Never heard of the Golf Coast? It’s a 40-kilometre stretch of West Australian coastline south of Perth that has established a reputation as one of this country’s ideal golf holiday destinations. Here’s what you have been missing.
Drive south out of Perth via the Kwinana Freeway and it won’t be long before you see the results of a population explosion that has seen the corridor between the West Australian capital and Mandurah become one of the fastest-growing areas in the nation.
The region is also home to the ‘Golf Coast’, which is regarded as one of Australia’s best golf holiday destinations due to the quality of the courses you will find there. There are six courses that lie between Port Kennedy in the north and Dawesville to the south, with four of them – The Links Kennedy Bay, Secret Harbour Links, Meadow Springs and The Cut – all ranked last month in Golf Australia’s Top-100 Public Access Courses in the nation for 2019.
The Links Kennedy Bay should be the first course added to your Golf Coast itinerary. Ranked at No.8 in the aforementioned ranking, making it Western Australia’s best public access course, Kennedy Bay was designed by Michael Coate and the late Roger Mackay in collaboration with 1991 Open Champion Ian Baker-Finch.
Despite its considerable overall length, the short holes at Kennedy Bay are one of its most impressive attributes.
Baker-Finch believes the par-3s are a real feature at Kennedy Bay, with each running to a separate point on the compass. The 6th is one of his favourites and at 179 metres will test even the low markers. A narrow entrance to the green and a false front, which spits back shots landing short, make correct club selection imperative. Add in three deep pot bunkers to the right of the green and a big swale to the left and you have a test for even the best iron players.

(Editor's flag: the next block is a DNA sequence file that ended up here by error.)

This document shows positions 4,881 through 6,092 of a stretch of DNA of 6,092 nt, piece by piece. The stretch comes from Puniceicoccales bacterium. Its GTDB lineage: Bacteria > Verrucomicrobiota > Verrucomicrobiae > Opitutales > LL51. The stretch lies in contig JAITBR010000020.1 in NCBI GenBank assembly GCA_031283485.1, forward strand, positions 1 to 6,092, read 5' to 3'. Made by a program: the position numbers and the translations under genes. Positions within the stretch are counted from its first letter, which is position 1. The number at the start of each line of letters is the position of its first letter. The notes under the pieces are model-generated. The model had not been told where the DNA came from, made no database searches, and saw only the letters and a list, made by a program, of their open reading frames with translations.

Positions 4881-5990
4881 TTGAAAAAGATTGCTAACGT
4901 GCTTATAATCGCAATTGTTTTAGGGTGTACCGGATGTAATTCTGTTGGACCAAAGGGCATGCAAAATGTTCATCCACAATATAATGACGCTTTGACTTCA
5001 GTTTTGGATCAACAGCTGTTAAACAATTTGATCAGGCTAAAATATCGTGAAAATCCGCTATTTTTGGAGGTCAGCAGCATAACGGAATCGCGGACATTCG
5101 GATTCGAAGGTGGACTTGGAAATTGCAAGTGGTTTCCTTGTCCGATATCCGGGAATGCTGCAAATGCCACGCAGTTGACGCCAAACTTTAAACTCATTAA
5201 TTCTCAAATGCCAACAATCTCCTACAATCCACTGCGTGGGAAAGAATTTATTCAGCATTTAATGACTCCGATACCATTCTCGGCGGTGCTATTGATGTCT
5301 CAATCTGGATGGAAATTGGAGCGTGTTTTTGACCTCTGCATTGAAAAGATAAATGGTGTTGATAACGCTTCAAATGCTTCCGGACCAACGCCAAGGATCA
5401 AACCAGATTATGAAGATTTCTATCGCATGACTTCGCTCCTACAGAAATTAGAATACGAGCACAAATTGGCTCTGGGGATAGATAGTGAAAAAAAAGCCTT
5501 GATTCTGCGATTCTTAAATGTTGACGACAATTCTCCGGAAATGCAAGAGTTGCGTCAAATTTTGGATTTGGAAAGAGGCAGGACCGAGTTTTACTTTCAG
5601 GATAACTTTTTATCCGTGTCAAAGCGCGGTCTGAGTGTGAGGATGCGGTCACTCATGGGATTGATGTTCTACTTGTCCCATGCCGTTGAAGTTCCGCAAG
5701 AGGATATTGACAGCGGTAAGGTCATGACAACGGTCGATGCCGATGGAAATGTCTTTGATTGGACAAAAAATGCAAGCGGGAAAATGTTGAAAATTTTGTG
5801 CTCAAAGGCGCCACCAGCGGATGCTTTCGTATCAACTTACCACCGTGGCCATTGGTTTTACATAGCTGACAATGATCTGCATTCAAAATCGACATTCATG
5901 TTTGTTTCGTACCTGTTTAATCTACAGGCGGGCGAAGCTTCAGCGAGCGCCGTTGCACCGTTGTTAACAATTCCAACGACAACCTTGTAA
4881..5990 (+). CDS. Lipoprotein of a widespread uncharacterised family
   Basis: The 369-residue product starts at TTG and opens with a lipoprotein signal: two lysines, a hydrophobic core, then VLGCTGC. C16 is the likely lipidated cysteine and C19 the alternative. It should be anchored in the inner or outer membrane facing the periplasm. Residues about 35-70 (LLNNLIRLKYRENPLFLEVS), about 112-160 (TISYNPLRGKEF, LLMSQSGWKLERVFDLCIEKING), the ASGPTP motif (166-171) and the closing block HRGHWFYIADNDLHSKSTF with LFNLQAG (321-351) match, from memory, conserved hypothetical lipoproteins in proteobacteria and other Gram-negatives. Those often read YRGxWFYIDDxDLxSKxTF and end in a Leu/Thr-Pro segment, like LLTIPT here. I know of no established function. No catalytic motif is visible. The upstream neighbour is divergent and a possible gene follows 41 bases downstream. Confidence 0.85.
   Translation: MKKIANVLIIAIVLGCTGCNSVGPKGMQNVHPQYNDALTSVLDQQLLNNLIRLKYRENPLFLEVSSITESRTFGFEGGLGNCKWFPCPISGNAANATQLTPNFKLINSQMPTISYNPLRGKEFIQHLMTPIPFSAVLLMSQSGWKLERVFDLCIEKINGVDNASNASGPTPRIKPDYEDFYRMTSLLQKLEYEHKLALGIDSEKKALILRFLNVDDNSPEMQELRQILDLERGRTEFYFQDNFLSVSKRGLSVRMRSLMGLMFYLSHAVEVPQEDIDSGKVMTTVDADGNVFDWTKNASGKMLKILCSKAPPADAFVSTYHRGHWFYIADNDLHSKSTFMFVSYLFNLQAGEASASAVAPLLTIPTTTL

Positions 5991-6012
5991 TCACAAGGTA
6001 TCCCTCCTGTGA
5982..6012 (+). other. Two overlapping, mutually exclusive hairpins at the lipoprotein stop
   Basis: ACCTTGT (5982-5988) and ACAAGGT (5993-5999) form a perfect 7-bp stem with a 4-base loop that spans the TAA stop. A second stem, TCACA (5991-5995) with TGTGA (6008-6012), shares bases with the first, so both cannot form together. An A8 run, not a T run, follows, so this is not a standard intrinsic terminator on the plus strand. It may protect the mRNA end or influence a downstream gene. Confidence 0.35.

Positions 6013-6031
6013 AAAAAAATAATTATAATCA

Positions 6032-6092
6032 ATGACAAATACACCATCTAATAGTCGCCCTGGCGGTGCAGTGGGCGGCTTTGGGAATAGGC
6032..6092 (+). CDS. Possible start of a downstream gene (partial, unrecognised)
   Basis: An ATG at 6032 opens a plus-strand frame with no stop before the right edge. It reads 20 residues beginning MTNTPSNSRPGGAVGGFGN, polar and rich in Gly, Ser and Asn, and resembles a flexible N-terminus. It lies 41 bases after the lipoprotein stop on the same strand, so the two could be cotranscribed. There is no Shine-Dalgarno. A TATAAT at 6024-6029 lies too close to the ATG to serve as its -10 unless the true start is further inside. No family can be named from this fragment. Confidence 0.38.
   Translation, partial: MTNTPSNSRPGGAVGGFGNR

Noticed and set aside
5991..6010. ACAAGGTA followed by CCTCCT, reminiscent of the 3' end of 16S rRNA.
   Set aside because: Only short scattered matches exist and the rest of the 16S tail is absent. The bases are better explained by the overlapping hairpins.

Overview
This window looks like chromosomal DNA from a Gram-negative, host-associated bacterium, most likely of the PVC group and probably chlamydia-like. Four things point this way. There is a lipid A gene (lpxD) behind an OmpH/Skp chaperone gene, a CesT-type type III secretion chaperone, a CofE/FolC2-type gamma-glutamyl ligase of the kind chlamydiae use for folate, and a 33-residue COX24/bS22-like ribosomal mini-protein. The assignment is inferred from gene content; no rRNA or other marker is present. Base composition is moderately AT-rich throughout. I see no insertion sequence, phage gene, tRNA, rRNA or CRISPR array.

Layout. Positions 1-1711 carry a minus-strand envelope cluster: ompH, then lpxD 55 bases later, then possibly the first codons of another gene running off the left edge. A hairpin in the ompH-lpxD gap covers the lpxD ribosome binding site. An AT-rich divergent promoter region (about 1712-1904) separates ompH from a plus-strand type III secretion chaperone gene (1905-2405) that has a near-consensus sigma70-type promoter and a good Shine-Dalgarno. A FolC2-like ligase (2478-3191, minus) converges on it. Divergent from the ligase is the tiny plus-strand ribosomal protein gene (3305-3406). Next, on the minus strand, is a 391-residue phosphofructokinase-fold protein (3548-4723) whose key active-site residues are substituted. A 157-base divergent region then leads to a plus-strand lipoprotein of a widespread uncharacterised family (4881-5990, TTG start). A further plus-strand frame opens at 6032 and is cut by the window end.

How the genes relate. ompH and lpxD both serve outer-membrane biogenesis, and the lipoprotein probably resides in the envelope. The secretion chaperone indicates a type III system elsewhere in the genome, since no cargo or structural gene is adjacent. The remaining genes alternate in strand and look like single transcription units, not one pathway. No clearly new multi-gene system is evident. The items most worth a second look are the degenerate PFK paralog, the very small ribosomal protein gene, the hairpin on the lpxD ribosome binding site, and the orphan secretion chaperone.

“It’s a simple proposition really,” laughs IBF. “Pick the right club and then hit it dead straight.”
Another favourite par-3 of the former British Open champ is the 125-metre 16th, which was inspired by the Postage Stamp hole at Royal Troon in Scotland.
“It is one of my favourite holes on the course,” says Baker-Finch. “It’s a beautiful hole to look at from the tee and the wind really dictates what you must do. Into the wind it can be a 5-iron but sometimes downwind it can be tough to hold the green with a sand-iron. It offers great variety.”
“The region is also home to the ‘Golf Coast’, which is regarded as one of Australia’s best golf holiday destinations due to the quality of the courses you will find there.”
At least one demanding short par-4 has been included on each nine with the 278-metre 7th being the shortest, and best, of them. After the challenges of the long par-4 5th and the par-3 6th there appears to be a reprieve at the 7th. That is, if you only look at the scorecard. But take this hole lightly at your own peril.
“It’s definitely a birdie hole but you have to play it right,” IBF says. “A lot of longer hitters can reach the green but just blazing away isn’t necessarily the best idea.
“There is a penalty for missing the green and being too close because it’s a difficult pitch in. There’s a deep pot bunker front left and the green slopes away from that so it can be hard to hold the ball on the surface. A long iron and a wedge is often the best way to attack this one.”
With three days to tour the coast, which for most of us equates to three rounds, picking where to play can present a bit of a conundrum. We decided to tackle Meadow Springs Golf and Country Club and then round out the trip with another links experience at The Cut.
Meadow Springs is the creation of esteemed course designer Robert Trent Jones Jnr, whose reputation for working with the natural beauty of a site is renowned.
Crafted from 72 hectares of beautiful rolling landscape, Meadow Springs’ generous fairways meander between towering Tuart trees and four blue lakes.
Jones Jnr has designed hundreds of courses across the globe and all bear his trademark bunkering. He is certainly not afraid to intimidate the golfer with a sea of sand or make a player second-guess their shot with a strategically placed pot bunker. At Meadow Springs there are more than 65 bunkers spread throughout the course. No two are the same in size, shape or depth.